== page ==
Echinacea Purpurea Prairie Splendor
Echinacea Purpurea flowering
Available Sizes to buy online
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Height Excluding Pot:
Plant shape: Magnus
Pot size: 2 Litres
Plant ID: 2371 1
Price: £15.0040% Discount £9.00PRE-ORDER
Pay to pre-order this plant for delivery estimated by 31.05.2019
Echinacea Purpurea Prairie Splendor or Purple Coneflower Prairie Splendor
The Echinacea Purpurea Prairie Splendor typically referred to as Purple Coneflower or just Prairie Splendor, is an iconic woodland garden herbaceous perennial. When grown in the garden it naturally attracts a bevy of bees, butterflies, songbirds and woodland creatures. Despite the plant's welcoming benefits to many landscape critters, Echinacea purpurea repels deer from the area which is considered a huge benefit by many gardening enthusiasts.
Daisylike in appearance, the flowers of the Echinacea Purpurea Prairie Splendor bloom from late spring until early fall. Each flower is purplish to magenta in colour and features an eye-catching brilliant orange centre. The solitary blossoms are borne on spikes that rise above the plant’s mint green foliage and often stand 60 centimetres in height. The plant grows in a clumping pattern. Each clump generally measures about 1 metre or less in width. Once established, the Purple Coneflower Prairie Splendor is hardy and drought tolerant. Echinacea Purpurea spreads via seeds and is relatively easy to grow. It tolerates transplanting well.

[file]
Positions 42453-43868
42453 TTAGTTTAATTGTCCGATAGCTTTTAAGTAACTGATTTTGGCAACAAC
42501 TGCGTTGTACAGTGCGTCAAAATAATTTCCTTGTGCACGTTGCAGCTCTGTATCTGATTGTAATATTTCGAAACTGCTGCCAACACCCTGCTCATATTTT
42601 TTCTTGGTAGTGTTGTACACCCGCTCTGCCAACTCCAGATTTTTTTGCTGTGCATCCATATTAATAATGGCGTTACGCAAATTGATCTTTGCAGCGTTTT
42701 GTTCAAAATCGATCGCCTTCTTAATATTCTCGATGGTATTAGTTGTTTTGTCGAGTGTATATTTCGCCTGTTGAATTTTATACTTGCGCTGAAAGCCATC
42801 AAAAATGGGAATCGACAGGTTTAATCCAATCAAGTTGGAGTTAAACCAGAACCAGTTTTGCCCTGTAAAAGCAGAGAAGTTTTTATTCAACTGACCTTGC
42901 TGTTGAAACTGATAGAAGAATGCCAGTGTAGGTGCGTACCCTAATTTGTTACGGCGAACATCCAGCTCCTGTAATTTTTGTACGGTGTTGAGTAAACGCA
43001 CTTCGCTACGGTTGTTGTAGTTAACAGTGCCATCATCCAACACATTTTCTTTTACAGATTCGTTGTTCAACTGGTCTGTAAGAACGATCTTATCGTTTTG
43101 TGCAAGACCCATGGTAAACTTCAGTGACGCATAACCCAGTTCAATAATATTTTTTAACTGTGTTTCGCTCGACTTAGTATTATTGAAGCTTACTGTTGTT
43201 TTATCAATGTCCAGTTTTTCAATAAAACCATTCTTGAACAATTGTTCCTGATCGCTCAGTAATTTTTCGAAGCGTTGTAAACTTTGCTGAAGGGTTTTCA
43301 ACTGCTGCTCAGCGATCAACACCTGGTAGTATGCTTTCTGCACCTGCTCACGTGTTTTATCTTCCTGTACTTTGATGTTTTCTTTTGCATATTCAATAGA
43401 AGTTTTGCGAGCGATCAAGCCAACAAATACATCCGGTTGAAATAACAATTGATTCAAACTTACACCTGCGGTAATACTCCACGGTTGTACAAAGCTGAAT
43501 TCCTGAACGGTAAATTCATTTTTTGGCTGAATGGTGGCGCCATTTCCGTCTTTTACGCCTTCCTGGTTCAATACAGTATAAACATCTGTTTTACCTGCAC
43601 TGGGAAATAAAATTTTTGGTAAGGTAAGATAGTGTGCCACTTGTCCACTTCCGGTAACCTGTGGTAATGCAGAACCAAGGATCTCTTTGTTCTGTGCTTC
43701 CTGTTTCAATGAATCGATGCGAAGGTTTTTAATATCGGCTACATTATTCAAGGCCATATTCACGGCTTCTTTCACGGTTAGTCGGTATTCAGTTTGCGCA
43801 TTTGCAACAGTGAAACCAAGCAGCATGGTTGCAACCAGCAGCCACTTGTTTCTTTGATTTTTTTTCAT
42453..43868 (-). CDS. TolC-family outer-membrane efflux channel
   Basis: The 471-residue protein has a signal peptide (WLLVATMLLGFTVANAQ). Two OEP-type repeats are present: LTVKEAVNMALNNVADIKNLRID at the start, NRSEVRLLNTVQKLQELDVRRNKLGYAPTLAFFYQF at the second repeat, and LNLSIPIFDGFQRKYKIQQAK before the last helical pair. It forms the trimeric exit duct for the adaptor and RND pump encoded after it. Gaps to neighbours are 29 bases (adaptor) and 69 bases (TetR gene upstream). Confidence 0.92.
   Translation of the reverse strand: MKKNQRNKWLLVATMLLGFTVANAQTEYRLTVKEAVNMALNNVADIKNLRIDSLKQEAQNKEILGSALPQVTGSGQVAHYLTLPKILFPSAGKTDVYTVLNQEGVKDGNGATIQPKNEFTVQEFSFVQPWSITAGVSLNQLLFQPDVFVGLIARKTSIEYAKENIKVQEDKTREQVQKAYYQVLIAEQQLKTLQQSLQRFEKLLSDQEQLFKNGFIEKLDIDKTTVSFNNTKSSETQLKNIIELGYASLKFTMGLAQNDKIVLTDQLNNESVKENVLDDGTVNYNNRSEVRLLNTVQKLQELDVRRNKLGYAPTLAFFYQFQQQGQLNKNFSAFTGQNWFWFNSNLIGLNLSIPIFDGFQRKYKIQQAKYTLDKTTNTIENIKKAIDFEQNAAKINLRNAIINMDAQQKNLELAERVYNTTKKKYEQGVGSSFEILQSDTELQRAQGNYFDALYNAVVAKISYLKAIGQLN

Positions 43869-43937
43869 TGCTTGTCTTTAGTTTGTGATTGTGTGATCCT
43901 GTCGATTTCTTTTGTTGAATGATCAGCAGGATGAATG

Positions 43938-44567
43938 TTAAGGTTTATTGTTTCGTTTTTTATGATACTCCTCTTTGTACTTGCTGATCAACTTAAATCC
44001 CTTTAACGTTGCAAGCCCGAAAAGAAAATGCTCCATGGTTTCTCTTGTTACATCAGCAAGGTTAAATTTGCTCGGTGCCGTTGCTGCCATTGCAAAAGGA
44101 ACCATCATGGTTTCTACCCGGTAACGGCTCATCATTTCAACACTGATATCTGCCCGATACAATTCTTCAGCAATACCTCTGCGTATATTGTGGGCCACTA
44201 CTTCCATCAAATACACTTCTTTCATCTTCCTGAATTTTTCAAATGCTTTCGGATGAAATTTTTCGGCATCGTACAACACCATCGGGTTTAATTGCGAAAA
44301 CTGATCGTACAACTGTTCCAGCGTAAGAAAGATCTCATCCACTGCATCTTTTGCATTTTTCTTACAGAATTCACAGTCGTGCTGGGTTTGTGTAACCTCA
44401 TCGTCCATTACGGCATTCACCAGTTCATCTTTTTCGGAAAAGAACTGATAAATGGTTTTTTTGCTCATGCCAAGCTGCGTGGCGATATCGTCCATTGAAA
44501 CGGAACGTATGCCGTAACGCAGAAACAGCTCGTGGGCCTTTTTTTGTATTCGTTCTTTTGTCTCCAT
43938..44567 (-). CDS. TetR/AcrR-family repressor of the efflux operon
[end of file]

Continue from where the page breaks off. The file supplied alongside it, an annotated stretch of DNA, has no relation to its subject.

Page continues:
Echinacea purpurea grows best when planted in an area where it will receive six to eight hours of sunlight per day. However, it will grow in partial shade but may not produce as prolific of a flower display when grown in such conditions.
Echinacea Purpurea Prairie Splendor isn’t picky about soil. It will grow in an acidic or alkaline area. It prefers a well-draining location. Once established, this perennial can withstand even the harshest winters. When the temperatures dip below freezing the plant’s leaves will die back to ground level but when spring arrives, the foliage will rise again with vigorous growth.
During the height of flowering, the blooms can be cut and used in a variety of fresh or dry flower arrangements. Removing the spent flower heads also encourages the plant to produce even more blossoms for a virtually non-stop flowering display. When autumn arrives, the flowers can be left on the plant to form seedheads that provide visual interest and are a favourite food source for a wide array of songbirds.
For best growth results, the Echinacea Purpurea should be planted in the spring. Spring planting gives the plant enough time to grow a strong root system before winter arrives. Water the plants at least once a week when first planted for best growth results. Every three or four years, the plant’s clumps will need to be divided and transplanted into other areas of the garden.
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